WHO MiNDbank: More Inclusiveness Needed in Disability and Development

A database of resources covering mental health, substance abuse, disability, general health, human rights and development

National Plan for Action for Children 2005

Government of India; Department of Women and Child Development Country Resources Child and Youth General Policies, Laws, Strategies & Plans, Service Standards India 1 January 2005 Policy document child/youth protection, health promotion, human rights

This translation feature uses a third-party service. Please be advised that the machine-translated content may not be accurate. Translation only applies to this page and is not available for downloaded files or external links.

Print

Description

The National Plan of Action for Children, 2005 is divided into following four sections; and all categories of rights apply to all age groups, including before birth:
1. Child Survival
2. Child Development
3. Child Protection
4. Child Participation

The Plan has identified twelve key areas keeping in mind priorities and the intensity of the challenges that require utmost and sustained attention in terms of outreach, programme interventions and resource allocation, so as to achieve the necessary targets and ensure the rights and entitlements of children at each stage of childhood. These are:

• Reducing Infant Mortality Rate.
• Reducing Maternal Mortality Rate.
• Reducing Malnutrition among children.
• Achieving 100% civil registration of births.
• Universalization of early childhood care and development and quality education for all children achieving 100% access and retention in schools, including pre-schools.
• Complete abolition of female foeticide, female infanticide and child marriage and ensuring the survival, development and protection of the girl child.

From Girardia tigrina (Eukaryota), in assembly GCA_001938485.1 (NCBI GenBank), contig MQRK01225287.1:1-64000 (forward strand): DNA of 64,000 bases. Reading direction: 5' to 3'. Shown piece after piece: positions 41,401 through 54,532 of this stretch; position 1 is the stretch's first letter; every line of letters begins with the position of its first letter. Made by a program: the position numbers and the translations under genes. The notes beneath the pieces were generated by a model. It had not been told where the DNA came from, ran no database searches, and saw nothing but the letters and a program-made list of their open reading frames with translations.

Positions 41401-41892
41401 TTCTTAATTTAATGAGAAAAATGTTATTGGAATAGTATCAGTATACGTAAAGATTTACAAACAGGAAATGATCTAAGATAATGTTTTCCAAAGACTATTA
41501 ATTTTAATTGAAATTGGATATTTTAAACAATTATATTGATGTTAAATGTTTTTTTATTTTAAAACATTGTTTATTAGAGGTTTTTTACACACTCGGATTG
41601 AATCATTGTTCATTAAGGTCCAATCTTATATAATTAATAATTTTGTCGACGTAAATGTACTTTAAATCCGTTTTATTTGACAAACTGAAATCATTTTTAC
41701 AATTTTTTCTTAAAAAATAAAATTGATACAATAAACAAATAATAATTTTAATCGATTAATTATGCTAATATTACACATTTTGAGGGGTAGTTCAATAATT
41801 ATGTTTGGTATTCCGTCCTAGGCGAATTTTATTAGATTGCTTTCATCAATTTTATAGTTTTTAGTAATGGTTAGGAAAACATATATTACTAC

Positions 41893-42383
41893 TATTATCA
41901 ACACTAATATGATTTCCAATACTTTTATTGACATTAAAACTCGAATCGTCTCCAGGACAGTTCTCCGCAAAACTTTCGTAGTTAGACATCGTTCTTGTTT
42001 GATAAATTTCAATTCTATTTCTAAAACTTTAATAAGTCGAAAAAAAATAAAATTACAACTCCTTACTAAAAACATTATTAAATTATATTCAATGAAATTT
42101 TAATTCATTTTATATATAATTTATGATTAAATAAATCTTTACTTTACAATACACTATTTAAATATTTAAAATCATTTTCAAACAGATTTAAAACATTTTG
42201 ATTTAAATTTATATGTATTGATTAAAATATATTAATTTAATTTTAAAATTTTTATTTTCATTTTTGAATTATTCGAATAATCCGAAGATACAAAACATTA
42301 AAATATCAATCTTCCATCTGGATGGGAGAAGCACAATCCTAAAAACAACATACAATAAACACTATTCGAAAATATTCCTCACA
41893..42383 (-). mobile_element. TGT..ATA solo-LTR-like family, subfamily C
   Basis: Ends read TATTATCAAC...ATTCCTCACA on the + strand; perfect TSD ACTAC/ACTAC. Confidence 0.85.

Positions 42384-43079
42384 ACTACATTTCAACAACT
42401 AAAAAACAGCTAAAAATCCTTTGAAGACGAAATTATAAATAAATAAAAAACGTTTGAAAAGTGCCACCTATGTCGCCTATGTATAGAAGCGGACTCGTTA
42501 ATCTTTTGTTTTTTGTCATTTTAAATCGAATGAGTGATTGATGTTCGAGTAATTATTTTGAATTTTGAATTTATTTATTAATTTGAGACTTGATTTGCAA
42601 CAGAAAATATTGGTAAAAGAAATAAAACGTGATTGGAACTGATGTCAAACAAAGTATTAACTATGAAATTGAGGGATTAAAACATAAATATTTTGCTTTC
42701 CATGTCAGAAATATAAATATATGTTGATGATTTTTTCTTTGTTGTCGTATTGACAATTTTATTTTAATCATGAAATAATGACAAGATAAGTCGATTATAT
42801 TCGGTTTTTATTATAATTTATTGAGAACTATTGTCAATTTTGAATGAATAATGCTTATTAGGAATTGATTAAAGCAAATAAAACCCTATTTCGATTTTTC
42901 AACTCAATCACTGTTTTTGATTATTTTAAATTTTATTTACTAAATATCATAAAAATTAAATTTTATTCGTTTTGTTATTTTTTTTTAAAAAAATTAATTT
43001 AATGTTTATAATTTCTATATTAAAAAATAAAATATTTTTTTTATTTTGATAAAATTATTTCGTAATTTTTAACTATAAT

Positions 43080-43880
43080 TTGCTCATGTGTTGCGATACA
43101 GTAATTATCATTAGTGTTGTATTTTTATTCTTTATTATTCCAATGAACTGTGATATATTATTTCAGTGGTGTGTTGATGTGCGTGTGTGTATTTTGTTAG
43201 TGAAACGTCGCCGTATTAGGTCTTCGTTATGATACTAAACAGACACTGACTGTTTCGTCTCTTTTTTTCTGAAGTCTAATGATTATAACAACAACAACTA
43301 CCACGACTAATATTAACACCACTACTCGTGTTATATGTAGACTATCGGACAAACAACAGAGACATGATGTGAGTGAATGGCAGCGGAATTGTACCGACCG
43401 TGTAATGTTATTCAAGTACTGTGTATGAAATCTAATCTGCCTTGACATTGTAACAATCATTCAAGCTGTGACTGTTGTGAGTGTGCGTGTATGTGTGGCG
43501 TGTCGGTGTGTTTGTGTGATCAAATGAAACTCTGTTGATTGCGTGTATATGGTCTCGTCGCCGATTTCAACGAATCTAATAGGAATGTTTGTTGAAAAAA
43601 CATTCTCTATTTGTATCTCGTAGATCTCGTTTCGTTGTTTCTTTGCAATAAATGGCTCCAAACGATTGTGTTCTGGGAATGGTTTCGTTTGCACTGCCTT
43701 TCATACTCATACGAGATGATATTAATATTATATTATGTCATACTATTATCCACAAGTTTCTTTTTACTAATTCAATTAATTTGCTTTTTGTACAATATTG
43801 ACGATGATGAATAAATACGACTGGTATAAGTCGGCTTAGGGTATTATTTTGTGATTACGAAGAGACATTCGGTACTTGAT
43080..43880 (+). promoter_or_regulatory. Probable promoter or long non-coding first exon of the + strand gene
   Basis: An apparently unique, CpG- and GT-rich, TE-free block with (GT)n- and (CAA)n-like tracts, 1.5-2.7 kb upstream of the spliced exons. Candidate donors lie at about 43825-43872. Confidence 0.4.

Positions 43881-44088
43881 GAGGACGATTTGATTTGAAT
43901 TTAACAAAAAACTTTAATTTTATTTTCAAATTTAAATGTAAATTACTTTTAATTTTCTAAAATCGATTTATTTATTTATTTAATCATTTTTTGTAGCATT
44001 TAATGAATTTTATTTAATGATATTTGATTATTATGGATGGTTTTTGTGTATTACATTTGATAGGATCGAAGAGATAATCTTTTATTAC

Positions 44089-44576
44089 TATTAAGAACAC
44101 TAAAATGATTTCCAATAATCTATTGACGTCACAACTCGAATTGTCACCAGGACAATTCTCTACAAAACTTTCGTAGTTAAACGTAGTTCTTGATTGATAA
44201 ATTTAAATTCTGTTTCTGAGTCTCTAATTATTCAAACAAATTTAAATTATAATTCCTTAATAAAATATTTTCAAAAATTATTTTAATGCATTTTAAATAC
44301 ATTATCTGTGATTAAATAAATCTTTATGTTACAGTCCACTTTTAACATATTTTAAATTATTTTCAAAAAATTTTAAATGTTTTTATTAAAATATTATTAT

• Improving Water and Sanitation coverage both in rural and urban areas
• Addressing and upholding the rights of Children in Difficult Circumstances.
• Securing for all children all legal and social protection from all kinds of abuse, exploitation and neglect.
• Complete abolition of child labour with the aim of progressively eliminating all forms of economic exploitation of children.
• Monitoring, Review and Reform of policies, programmes and laws to ensure protection of children’s interests and rights.
• Ensuring child participation and choice in matters and decisions affecting their lives.

Content

Download
English, 1.2 MB pdf

WHO collates and provides external links to resources focusing on mental health, disability, general health, human rights and development but does not specifically endorse particular laws, policies, plans or other documents from countries or organisations. WHO also does not warrant that the information in this record is correct or refers to the most up-to-date version. Please read the site disclaimer for further details. If this record contains an error or is outdated, please notify us.